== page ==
[Music] Various Artists – Palenque Palenque: Champeta Criolla & Afro Roots in Colombia 1975 – 91

Colombia is noted for its melange of European, Indigenous and African cultures which have produced gorgeous women, amazing cuisine and, of course, some of the wildest music in South America, giving the mighty Brazil a run for its money.

From the Bandcamp website:

Boasting twenty one pulsating tracks drawn from the northern coasts of Colombia, ‘Palenque Palenque!’ reveals a unique and fascinating story of how Afro Colombian music developed from the 1970s onwards and how the local sound-systems in Cartagena and Barranquilla played such an important role in shaping the sound of the Colombian champeta.

Co-compiled by Lucas Silva (resident of Bogota and owner of Palenque Records) and Soundway Records’ Miles Cleret, the album highlights the long relationship that the Caribbean coast of Colombia has with Africa stretching back to the 17th century. Specifically, the rise of the percussion heavy champeta sound, born out of a wave of popularity for psychedelic Afro, Latin & Caribbean music inspired by the DJs of the time.

The influence of the sound-systems spread to local artists as well as re-energising traditional African folk songs and rhythms that had survived since the days of slavery. Record labels recognized the major change in direction from the days when cumbia and porro ruled the hearts of the ghettoes and began employing bands that began experimenting and tapping into these new cultural and musical movements. Disco Fuentes were one of the first labels to recognize this sudden swing and duly signed Wganda Kenya who went onto record some of the first Afrobeat records in Colombia. The trend in recording African music continued at pace with labels like Machuca, Discos Tropical, Orbe & Costeño quickly adapting to the newly adopted sound of the Palenques and bands like Son Palenque, Cumbia Siglo XX and La Cumbia Moderna de Soledad went onto readapt Afrobeat rhythms with a Caribbean slant.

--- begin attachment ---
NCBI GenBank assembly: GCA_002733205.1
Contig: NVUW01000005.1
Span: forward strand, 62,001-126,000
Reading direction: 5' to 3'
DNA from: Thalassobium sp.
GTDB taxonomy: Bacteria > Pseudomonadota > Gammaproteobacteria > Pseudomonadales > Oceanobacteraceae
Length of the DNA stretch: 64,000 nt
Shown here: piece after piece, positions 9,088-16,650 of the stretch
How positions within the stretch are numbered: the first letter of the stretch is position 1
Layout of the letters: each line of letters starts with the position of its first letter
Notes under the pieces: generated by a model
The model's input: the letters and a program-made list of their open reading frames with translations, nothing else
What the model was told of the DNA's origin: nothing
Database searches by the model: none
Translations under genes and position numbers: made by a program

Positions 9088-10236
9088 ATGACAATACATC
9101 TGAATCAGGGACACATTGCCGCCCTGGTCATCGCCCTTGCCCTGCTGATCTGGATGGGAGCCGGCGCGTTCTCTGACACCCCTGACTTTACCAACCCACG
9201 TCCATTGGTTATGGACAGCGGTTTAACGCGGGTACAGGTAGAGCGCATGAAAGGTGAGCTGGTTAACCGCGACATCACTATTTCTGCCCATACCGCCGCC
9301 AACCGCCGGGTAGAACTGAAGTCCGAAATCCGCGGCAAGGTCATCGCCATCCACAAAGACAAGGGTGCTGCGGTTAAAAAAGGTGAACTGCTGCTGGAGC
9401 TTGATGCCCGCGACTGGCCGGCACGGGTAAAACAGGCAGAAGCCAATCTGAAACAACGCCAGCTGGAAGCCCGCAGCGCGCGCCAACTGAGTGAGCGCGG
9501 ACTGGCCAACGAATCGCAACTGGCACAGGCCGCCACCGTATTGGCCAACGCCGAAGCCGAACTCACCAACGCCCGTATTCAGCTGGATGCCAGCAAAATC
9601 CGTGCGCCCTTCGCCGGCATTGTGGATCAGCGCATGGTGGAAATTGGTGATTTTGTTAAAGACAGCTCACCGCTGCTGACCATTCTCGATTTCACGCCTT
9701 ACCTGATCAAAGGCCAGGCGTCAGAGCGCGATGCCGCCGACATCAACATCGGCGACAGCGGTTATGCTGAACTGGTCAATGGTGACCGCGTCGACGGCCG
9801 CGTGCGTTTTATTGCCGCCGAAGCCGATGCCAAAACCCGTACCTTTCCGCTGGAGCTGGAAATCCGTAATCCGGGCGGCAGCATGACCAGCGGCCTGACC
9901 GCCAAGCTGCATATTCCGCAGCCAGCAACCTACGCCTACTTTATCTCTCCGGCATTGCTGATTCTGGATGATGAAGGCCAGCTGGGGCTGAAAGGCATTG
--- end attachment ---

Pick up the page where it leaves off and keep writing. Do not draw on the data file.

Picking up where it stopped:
The vinyl version comes as a triple LP with two extra bonus tracks.

“Every track on this revelatory compilation throws a new element into the oddball mix.”
-The Telegraph 5/5

“Abelardo! It’s great music, and it fills a space, stylistically and sonically, that was previously empty.”
-Pitchfork 8/2

A revolutionary comp, giving the African Colombian music community their due.

[Music] Donnacha Costello – Together

Some sad news.  No, no, not a passing!  Donnacha Costello, the second-finest composer based in Dublin (sorry, folks – Daniel Figgis is still number one in these parts) is taking time off from recording music.

In an act of magnanimous generosity, however, he is offering the whole of his digital back catalog for the more-than-fair price of €15.

Together is a perfectly drone-laden slice of ambient heaven, relaxing to the ear, and a fine way for Donnacha to say farewell until he is ready to grace experimental music with his return.

[Music] Bill Seaman ~ The Topologies of Blue — a closer listen

The gold standard for post-rock blogs.

https://w.soundcloud.com/player/?url=https%3A%2F%2Fapi.soundcloud.com%2Ftracks%2F586010016&color=%238c947c&auto_play=false&hide_related=false&show_comments=true&show_user=true&show_reposts=false&show_teaser=true

Bill Seaman‘s The Topologies of Blue is a little sweet and a little scary, like a Sour Patch Kids commercial in reverse. The album is inspired by Gestalt psychology and the treatment of blue conditions. The packaging ~ lovely in letterpress ~ includes disturbing imagery. To listen is to be lulled into a narcotic haze, beautiful yet […]

via Bill Seaman ~ The Topologies of Blue — a closer listen

[Music] archiv: merzbow

Our friends at the sunday experience share the wonders of Merzbow.

the sunday experience

archive review originally posted on the losing today site mid 00’s ……

MERZBOW
TAMAGO
(Plan DX 17)

Expensive and ultra limited to only 350 hand numbered copies, (my copy incidentally number 302) housed in an egg shaped hinged card sleeve and specially commissioned by Plan DX-17. ‘Tamago’ as though if by surprise, is as uncompromising as anything previously laid down by Merzbow.

Merzbow, as though introductions are of any consequence or relevance, is Masami Akita who to date has released more albums than most people have eaten hot dinners, admittedly we lost count sometime in the mid 90’s. Prolific isn’t in it, such is his release rate he could arguably keep not one but maybe four or five labels working busily on overtime until Kingdom come with each passing collection continually pushing the boundaries of the previous. Widely recognized as the expert exponent in the field of noise his analogue…

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[Music] Scott Walker – Farmer In The City

The loss of Scott Walker is about as monumental for many as was the loss of, say, David Bowie or Mark Hollis.  Though I had known about his pop music (including the reinterpretation of Jacques Brel’s hit, Le Chanson de Jacky), this song was a revelation.  It was so far removed from pop music that I figured it sounded more like a combination of cabaret music done by experimental or apocalyptic folk musicians.  It was a brilliant career pivot, and he ended up working with some really intriguing characters until his passing yesterday.